Secondly, when a researcher files a patent, he or she usually sells that patent to the company for a token sum, like a dollar, in exchange for a salary and access to resources to do research. I think this is a pretty sweet deal because if I manage to find a patentable compound on my own or as part of a small company, I’m going to want to cash in big now.
      Thirdly, pharma *is* a profit making enterprise. We do have an obligation to make money for our company. What we need to question is how much money, and who will benefit from those profits. I think this is a question that needs to be addressed as soon as possible in order to salvage what is left of the R&D apparatus.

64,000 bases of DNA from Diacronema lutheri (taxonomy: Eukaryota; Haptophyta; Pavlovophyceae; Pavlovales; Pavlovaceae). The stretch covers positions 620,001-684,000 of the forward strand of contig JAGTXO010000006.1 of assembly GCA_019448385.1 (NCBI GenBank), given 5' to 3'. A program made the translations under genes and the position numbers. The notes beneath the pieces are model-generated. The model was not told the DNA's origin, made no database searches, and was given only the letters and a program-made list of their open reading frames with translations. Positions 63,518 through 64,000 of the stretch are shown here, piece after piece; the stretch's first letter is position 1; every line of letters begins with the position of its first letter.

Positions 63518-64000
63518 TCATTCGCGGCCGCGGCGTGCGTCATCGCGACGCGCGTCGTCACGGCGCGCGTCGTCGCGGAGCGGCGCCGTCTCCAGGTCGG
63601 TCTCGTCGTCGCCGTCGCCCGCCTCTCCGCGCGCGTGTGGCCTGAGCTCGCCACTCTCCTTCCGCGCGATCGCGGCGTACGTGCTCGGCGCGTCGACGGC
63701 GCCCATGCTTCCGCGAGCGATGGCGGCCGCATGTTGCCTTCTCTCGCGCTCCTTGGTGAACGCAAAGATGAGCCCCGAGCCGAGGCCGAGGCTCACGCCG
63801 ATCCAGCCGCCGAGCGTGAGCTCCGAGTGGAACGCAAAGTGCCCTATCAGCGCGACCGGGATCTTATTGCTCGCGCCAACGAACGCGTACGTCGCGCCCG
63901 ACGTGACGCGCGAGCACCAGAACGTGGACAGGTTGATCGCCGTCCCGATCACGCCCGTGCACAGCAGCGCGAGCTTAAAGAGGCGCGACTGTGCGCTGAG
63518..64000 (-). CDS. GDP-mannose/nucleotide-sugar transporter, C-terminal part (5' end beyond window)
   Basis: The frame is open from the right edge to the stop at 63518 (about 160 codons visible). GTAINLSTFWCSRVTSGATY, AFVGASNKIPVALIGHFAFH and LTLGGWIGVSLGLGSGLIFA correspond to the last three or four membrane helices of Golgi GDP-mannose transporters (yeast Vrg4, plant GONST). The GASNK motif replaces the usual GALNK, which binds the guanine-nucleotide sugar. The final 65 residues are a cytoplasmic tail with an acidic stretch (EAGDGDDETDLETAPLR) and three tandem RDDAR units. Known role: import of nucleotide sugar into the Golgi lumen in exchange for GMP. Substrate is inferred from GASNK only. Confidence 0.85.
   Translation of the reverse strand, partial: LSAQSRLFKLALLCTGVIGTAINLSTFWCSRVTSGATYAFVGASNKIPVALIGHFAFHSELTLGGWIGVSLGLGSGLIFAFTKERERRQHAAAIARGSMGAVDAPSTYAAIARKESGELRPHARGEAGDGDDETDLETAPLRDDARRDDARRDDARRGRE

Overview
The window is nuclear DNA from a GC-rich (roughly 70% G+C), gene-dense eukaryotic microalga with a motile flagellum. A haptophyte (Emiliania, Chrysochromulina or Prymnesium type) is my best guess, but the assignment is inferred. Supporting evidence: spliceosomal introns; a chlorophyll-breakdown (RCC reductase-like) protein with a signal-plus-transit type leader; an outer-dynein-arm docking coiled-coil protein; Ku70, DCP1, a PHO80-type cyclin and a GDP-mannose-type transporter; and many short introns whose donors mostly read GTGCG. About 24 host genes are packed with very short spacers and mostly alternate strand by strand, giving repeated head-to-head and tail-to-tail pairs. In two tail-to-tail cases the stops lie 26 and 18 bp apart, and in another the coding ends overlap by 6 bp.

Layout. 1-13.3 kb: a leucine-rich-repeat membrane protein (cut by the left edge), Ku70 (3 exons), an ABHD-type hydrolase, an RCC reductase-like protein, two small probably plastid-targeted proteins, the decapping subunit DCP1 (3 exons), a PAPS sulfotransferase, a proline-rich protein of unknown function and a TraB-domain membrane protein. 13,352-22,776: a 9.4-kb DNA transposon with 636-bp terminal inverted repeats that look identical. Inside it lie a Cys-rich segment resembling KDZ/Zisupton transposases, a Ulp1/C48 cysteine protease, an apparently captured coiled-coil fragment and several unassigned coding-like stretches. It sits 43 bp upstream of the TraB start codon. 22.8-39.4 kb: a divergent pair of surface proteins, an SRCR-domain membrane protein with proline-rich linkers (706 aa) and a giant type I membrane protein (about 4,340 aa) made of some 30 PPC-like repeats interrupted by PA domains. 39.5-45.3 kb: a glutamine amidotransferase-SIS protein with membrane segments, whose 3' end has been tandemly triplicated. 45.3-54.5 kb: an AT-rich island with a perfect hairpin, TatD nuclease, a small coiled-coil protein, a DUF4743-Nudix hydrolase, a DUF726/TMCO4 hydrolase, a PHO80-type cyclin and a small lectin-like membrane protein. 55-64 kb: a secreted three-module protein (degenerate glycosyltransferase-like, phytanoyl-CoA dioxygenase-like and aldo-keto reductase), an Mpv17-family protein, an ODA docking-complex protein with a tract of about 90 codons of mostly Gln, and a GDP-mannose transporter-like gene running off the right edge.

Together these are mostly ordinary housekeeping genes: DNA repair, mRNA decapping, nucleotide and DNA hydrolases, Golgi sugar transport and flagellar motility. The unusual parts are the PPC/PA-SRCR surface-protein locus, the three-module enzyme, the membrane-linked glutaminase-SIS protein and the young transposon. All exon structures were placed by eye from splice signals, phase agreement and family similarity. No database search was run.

Fourthly, the FDA does not work in an optimal fashion. It is extremely risk averse, resulting in more trials and data, the costs of which are passed on to you, and it is somewhat outdated in its methodology. This results in drugs taking longer to come to market which in turn eats into the time that companies have on their patents. The less time to recoup the research investment, the more the drug is going to cost. You’re smart, you can figure this out.
      Fifthly, litigation in this country is out of control. It affects everything from playground equipment to the cost of your drugs and how risk averse pharmas will be in research. I’m sorry to say this but class action lawyers are the left’s version of the banker/bonus class on the right. If you want your drugs to cost less, you need to rein them in. It’s better if the left polices its own before the right does it for them, doncha think?
      Sixthly, the insurance companies take a big cut. You could eliminate the middle man.
      Finally, mergers and acquisitions are a waste of money and cost all of us in jobs, new drugs and the costs of new drugs.